asthma causes

Asthma Causes

asthma causes

What is asthma?

Asthma Causes for long-term lung disease. It can inflame and narrow your airways and make breathing difficult. Severe asthma may cause difficulty in speaking or being active. You may hear doctors call it a chronic respiratory disease. Some people call asthma “bronchial asthma“.

Asthma is a serious disease that affects approximately 25 million Americans each year and causes nearly 2 million emergency room visits. After treatment, you can live well. Without it, you may have to go to the emergency room or stay in the hospital frequently, which may affect your daily life.

Symptoms of asthma
There are three main symptoms of asthma:

  • Airway obstruction.

When you breathe, as usual, the muscle bands around the airway will relax and the air will move freely. However, when you have asthma, your muscles will tighten. The air is difficult to pass.

  • inflammation.

Asthma can make your lungs and bronchial tubes red and swollen. This inflammation can damage your lungs. In the long run, treating the disease is the key to controlling asthma.

  • The airway is irritable.

Asthma patients have sensitive airways and tend to overreact and narrow when exposed to mild triggers.

These problems may cause the following symptoms:

  • Cough, especially in the evening or morning
  • Gasping, howling when breathing
  • Shortness of breath
  • Chest tightness, pain, or pressure
  • Unable to sleep due to difficulty breathing
  • When to see the doctor

If you have the following severe symptoms, please seek medical help immediately:

  • Fast breathing
  • Pale or blue, lips or nails
  • When breathing, the skin around the ribs pulls inward
  • Difficulty breathing, walking, or speaking
  • Symptoms did not improve after taking the medicine

What is an asthma attack?

An asthma attack is when your symptoms suddenly worsen. Your airway becomes tight, swollen, or full of mucus.

Not everyone with asthma has the same symptoms as an asthma attack. You may have different people at different times. They may be less obvious, such as less energy. Between one attack and another, they can range from mild to severe.

How is asthma classified?

Doctors grade the severity of asthma by its symptoms:

Mild symptoms are less than twice a week. Nocturnal symptoms are less than twice a month. Asthma attacks are rare.

  • Mild persistent asthma.

Symptoms appear three to six times a week. Nocturnal symptoms occur three to four times a month. An asthma attack may affect activity.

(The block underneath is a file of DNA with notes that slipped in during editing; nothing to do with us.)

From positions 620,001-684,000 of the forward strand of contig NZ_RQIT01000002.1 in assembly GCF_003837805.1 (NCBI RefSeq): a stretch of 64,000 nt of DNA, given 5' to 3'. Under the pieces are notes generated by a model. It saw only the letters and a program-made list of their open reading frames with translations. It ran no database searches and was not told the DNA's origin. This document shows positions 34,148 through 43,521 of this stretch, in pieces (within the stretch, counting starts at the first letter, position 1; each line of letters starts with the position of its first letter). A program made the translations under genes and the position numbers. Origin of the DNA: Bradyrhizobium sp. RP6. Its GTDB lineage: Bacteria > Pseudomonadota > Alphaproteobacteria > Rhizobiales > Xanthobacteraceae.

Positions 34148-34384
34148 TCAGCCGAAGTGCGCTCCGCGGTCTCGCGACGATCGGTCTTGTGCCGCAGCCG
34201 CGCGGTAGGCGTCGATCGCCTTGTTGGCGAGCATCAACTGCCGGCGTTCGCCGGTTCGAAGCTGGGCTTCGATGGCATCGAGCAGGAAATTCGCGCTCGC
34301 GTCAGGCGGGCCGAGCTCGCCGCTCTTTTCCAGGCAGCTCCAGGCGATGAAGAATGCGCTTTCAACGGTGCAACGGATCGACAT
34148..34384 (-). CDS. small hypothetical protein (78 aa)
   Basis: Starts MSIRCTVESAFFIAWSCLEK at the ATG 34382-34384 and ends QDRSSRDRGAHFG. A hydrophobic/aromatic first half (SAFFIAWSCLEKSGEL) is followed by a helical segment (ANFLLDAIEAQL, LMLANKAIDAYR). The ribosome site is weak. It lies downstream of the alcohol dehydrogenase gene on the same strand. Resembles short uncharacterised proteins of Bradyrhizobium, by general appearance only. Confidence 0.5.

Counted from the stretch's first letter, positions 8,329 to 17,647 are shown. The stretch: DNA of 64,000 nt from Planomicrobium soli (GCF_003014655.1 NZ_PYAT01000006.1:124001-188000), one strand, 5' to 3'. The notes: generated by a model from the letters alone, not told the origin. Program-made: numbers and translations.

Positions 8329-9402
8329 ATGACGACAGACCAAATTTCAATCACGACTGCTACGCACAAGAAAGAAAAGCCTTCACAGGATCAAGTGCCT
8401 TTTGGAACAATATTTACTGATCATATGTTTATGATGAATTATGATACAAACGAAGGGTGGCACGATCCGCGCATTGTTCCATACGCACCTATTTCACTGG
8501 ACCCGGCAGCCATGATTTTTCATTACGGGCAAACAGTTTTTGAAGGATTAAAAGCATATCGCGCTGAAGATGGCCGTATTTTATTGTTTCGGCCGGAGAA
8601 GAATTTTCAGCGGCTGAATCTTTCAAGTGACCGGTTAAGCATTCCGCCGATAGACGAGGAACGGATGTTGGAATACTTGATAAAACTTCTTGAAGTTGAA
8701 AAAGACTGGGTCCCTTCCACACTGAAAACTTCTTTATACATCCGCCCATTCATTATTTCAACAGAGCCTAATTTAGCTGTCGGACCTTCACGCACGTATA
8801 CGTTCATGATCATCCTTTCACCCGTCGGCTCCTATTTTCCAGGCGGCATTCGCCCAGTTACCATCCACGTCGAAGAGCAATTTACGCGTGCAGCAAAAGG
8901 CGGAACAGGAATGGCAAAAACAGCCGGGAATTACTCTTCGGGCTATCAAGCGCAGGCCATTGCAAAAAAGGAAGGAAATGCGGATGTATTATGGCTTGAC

• Moderate persistent asthma.

Symptoms appear three to six times a week. Nocturnal symptoms occur three to four times a month. An asthma attack may affect activity.

  • Severe persistent asthma.

Symptoms persist throughout the day and night. You must limit your activities.

Your asthma may get worse if:

  1. You have symptoms more often, and they can interfere with your daily life.
  2. You have trouble breathing. You can use a device called a peak flow meter to measure.
  3. You need to use quick-acting inhalers more often.

Types of asthma

There are several:

Asthma can start at any age, but it is more common in people under 40.
Asthma status.

With bronchodilators, these persistent asthma attacks will not go away. This is a medical emergency and requires immediate treatment.

The symptoms of the same child may vary from episode to episode. Pay attention to the following issues:

  • Cough often, especially during games, at night, or when laughing. This may be the only symptom.
  • Reduce energy or breathe when breathing is paused
  • Fast or shallow breathing
  • Say that their chest is injured or feels tight
  • Howling they make when they call in or out
  • Seesaw exercise on the chest due to breathing difficulties
  • Shortness of breath
  • Tight neck and chest muscles
  • Weakness or fatigue

 

You may hear asthma caused by this exercise. It occurs during physical activity, that is, the air you breathe is drier than the air in your body, and your airways become narrower. It can also affect people without asthma. You will notice symptoms within a few minutes after you start exercising, and these symptoms may last for 10 to 15 minutes after you stop exercising.

Things that can cause allergies, such as dust, pollen, and pet dander, can also cause asthma attacks.
Non-allergic asthma. This type will flare in extreme weather. It may be the high temperature in summer or the cold in winter. It will also show up when you feel stressed or have a cold.
Occupational asthma. This usually affects people who produce chemical fumes, dust, or other irritating substances in the air.

This severe form is characterized by high levels of white blood cells called eosinophils. It usually affects adults between 35 and 50 years old.

Your asthma symptoms get worse at night.

When taking aspirin, symptoms of asthma, runny nose, sneezing, sinus pressure, and coughing can occur.

Unlike other types of asthma, the only symptom of this type of asthma is a long-term cough.

Causes and triggers of asthma

When you have asthma, your respiratory tract reacts to the world around you. Doctors call these triggers for asthma. They may cause symptoms or make them worse. Common triggers for asthma include:

  • Infections such as sinusitis, colds, and flu
  • Allergens such as pollen, mold, pet dander, and dust mites
  • An irritant, such as a strong smell from perfume or detergent
  • Air pollution
  • smoke
  • exercise
  • Cold air or weather changes, such as temperature or humidity
  • Gastroesophageal reflux disease (GERD)
  • Strong emotions, such as anxiety, laughter, sadness, or stress
  • Aspirin and other drugs
  • Food preservatives called sulfites, found in shrimp, pickles, beer and wine, dried fruits, and bottled lemon
  • juice and lime juice

Risk factors for asthma

 

Things that may make you more susceptible to asthma include:

  • Things around before birth or growing up
  • Do your parents have asthma, especially your mother
  • Your genes
  • Your race. Asthma is more common among people of African American or Puerto Rican descent.
  • Your sex. Boys are more likely to suffer from asthma than girls. Among teenagers and adults, women are
  • more common.
  • Your job
  • Other conditions, such as lung infections, allergies or obesity

Asthma diagnosis

If you think you have asthma, see a doctor. They will refer you to an asthma specialist, also called a pulmonologist.

The doctor will start with a physical examination and ask about your symptoms and medical history.

 

You will take tests to see how your lungs are working, including:

  • Spirometry.

This simple breath test can measure how much air you blow out and how fast.

  • Peak flow.